This Year’s B.C. Budget Draws Praise From Students and Educators

The budget will see millions in funding go towards student housing and childcare

Finance Minister Carole James announces the 2018 provincial budget Feb. 20 (Flickr/Province of British Columbia)

The government of British Columbia released its 2018 budget in February and, as far as organizations representing post-secondary education are concerned, it’s good news for B.C. students.

The Alliance of B.C. Students and the Federation of Post-Secondary Educators have both published responses to the budget praising the province’s expenditures to support students, particularly in regards to housing and childcare.

“This is an amazing win for students. This is the first time that I can remember that the government really sat down and listened to students and has given us what we’ve been asking for,” says Alliance of B.C. Students Chairperson Caitlin McCutchen.

The budget commits $21 million to making post-secondary education more accessible, adding funds to ESL support, adult basic education, support for former youth in care, and more. The budget will also see $450 million over the next three years go towards building on-campus student housing.

In a press release, the Alliance of B.C. Students called the investment “historic”, noting that the budget marks the first time that the B.C. government has directly funded student housing initiatives.

Support for on-campus housing has been a major focus of the ABCS’ lobbying efforts over the past couple of years. The organization has reached out to legislators from both the current and former provincial governments in hopes of achieving this outcome.

Encouraged by this recent headway, McCutchen, who is also the Kwantlen Student Association VP External, says that the ABCS will continue to lobby the provincial government to ensure that new student housing is made affordable and accessible for well below the market rate.

“This government definitely wants to listen to students. We’ve done lobby days with them before and they’re always very keen to hear what we have to say,” says McCutchen. “[These budget items are] something that the ABCS and the KSA have been pushing for for about a year and a half and this just proves that they have been listening to us.”

The Kwanten Student Association has also welcomed the news that support for student housing is on its way. The lack of student housing at Kwantlen Polytechnic University has been an issue since the institution was granted university status. McCutchen says that the KSA will be sitting down with the university administration to have a say in KPU’s plans to take advantage of the province’s funding towards on-campus housing.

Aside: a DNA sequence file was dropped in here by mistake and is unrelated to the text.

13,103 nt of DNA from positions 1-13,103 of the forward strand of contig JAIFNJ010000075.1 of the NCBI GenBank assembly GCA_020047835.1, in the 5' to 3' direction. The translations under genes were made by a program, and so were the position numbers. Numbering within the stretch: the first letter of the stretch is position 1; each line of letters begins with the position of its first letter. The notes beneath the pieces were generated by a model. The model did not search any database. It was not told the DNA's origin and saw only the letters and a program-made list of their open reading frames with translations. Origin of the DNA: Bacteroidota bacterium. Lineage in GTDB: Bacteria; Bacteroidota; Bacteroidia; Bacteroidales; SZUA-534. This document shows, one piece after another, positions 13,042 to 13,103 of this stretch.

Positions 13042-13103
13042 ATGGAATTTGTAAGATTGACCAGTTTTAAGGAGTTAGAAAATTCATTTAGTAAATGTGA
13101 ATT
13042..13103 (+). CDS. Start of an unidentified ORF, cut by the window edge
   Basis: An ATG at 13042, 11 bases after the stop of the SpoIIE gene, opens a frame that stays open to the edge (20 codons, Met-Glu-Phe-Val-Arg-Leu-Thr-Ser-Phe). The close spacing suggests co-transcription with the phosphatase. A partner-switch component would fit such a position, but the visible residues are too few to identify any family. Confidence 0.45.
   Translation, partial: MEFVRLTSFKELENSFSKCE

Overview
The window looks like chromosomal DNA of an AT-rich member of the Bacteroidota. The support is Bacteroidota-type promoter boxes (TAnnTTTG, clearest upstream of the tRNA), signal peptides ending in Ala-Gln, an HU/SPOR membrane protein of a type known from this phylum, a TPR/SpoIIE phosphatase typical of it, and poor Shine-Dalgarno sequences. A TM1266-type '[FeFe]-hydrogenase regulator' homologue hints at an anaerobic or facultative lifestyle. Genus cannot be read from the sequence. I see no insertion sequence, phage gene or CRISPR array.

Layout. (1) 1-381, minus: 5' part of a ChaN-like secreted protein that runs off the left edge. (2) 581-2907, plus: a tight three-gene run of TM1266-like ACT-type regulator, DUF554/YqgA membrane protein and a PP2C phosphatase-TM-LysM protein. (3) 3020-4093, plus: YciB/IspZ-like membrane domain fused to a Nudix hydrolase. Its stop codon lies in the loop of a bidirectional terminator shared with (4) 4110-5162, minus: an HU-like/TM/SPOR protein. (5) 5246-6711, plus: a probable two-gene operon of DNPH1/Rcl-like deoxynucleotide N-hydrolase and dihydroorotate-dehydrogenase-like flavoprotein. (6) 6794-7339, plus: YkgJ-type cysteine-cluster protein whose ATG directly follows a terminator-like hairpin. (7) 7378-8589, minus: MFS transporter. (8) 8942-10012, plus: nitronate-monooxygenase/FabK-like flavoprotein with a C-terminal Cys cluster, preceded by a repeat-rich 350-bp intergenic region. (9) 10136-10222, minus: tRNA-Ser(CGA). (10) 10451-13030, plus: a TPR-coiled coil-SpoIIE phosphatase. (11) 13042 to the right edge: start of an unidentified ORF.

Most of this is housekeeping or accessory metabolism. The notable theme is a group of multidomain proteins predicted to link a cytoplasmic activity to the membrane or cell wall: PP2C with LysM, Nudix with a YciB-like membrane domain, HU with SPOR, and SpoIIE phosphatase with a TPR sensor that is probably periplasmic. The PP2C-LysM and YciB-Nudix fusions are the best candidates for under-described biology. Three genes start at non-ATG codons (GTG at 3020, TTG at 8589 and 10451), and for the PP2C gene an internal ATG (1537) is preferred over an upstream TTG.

The President of the Federation of Post-Secondary Educators, George Davison, similarly praised the provincial government’s investments in education. In particular, Davison is happy to see the government’s tuition waiver for students who were formerly in foster care extended from being offered at 11 of B.C.’s institutions to all 25.

“[This budget] is a continuation of what the government has been doing since they came into power—that’s making post-secondary education more affordable for students,” says Davison.

Davison says that he has noticed a difference between the way that the NDP/Green Party provincial government addressed the issues of students and educators and how those issues were managed by the B.C. Liberals. If the spending differences were not evidence enough, Davison says that he has found this government to give far better access to educators to talk about the issues that matter to them.

“It’s a huge difference just in access. We’re now able to get our points of view across and things are getting better for students and faculty as opposed to getting worse,” says Davison.

He believes that a key focus for student issues going forward should be student debt issues and interest on student loans. He says that the provincial government has indicated to the FPSE that these issues are on the government’s radar as well, and that they are a “work in progress.” Additionally, Davison says that the fact that most institutions in B.C. still don’t have Aboriginal service plans is another issue that he wants to see addressed.

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